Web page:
Into the unknown realm
is an emerging branch of climate science to find out ways in which planetary processes can be modified to our advantage. Clouds are one of the most accessible avenues where such changes can be made. The fact that aerosols (microscopic solid or liquid particles floating in air) have the ability to influence cloud properties can be used to make them reflect a greater amount of solar radiation or to bring rain.
Cloud seeding is the manipulation of clouds through the use of aerosols to increase precipitation. The process involves infusing clouds with additional aerosols (the most common is silver iodide) from an aircraft. An increase in aerosols means an increase in the number of particles around which water vapour can condense. Under suitable environmental conditions, this can increase rainfall.
Clouds have another critical role. They regulate the amount of sunlight reaching the earth and the amount of heat earth radiates into space. This dual role can be manipulated through aerosols to mitigate anthropogenic warming. The idea is to whiten clouds by infusing it with aerosols and to increase their reflectivity so that more sunlight is reflected. This requires shooting up jets of seawater sprays into the atmosphere so that the salt aerosol particles can induce whiter and more reflective cloud cover.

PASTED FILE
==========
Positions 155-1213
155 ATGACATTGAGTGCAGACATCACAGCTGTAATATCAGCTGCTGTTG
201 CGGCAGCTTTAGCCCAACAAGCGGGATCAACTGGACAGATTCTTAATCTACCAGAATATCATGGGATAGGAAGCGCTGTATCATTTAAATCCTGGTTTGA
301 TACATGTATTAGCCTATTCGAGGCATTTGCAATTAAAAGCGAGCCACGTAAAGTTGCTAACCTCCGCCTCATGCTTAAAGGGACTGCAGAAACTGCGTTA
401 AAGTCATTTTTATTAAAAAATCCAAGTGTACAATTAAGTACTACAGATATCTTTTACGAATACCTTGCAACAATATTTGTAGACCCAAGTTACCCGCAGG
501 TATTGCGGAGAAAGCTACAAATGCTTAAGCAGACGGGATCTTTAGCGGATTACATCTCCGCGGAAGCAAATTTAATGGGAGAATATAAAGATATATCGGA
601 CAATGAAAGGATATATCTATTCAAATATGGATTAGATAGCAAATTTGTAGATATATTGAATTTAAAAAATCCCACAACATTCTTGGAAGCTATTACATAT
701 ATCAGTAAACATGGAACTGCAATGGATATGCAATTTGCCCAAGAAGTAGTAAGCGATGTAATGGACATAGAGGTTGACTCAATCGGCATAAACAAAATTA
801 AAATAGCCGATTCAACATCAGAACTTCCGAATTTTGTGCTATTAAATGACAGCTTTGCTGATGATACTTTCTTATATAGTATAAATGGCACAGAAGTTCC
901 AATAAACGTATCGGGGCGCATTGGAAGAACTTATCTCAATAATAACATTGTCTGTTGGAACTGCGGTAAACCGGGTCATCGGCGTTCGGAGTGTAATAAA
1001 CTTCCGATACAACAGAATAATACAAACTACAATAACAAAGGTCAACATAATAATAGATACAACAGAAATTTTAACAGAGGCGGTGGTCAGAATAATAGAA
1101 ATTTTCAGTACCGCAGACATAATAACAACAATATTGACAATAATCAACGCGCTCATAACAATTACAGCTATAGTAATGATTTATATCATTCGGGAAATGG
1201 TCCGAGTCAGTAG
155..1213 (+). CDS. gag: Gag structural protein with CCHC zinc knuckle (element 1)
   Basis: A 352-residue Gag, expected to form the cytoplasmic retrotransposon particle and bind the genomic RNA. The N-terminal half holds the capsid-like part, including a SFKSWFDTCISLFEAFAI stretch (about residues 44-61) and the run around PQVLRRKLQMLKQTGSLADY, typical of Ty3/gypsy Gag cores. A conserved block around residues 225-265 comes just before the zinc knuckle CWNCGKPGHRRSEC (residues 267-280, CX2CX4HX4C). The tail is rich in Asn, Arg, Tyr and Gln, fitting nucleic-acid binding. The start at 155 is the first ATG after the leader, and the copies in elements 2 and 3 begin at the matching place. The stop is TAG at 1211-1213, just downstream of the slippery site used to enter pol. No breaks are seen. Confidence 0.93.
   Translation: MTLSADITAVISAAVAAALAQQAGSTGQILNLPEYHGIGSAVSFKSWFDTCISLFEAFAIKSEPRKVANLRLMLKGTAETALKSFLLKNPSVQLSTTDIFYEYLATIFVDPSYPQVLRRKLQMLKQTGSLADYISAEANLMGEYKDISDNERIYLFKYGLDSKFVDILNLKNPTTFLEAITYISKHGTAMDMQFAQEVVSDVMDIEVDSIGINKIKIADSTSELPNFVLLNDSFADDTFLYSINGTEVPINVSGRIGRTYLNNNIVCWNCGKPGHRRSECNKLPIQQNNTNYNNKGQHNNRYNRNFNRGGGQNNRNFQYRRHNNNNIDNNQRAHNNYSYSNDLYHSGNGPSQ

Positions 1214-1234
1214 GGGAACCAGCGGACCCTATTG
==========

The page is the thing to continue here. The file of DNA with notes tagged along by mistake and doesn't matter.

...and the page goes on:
Another ambitious proposal involves seeding aerosol particles in the upper troposphere, where icy clouds trap the infrared radiation reflected by earth. The idea is to make this layer thinner so that it allows more infra-red radiation to escape into space.
In India, cloud seeding experiments have yielded mixed results over the past six years. But the technology is being extensively studied in countries like China, which has spent over a billion dollars on rain creation to meet increasing demands for freshwater since 2008.
Geoengineering, however, faces severe criticism as it offers short-term mitigation. It could unleash a cascade of short- and longterm impacts that are beyond imagination because the variables in atmospheric and oceanic sciences are still relatively unknown.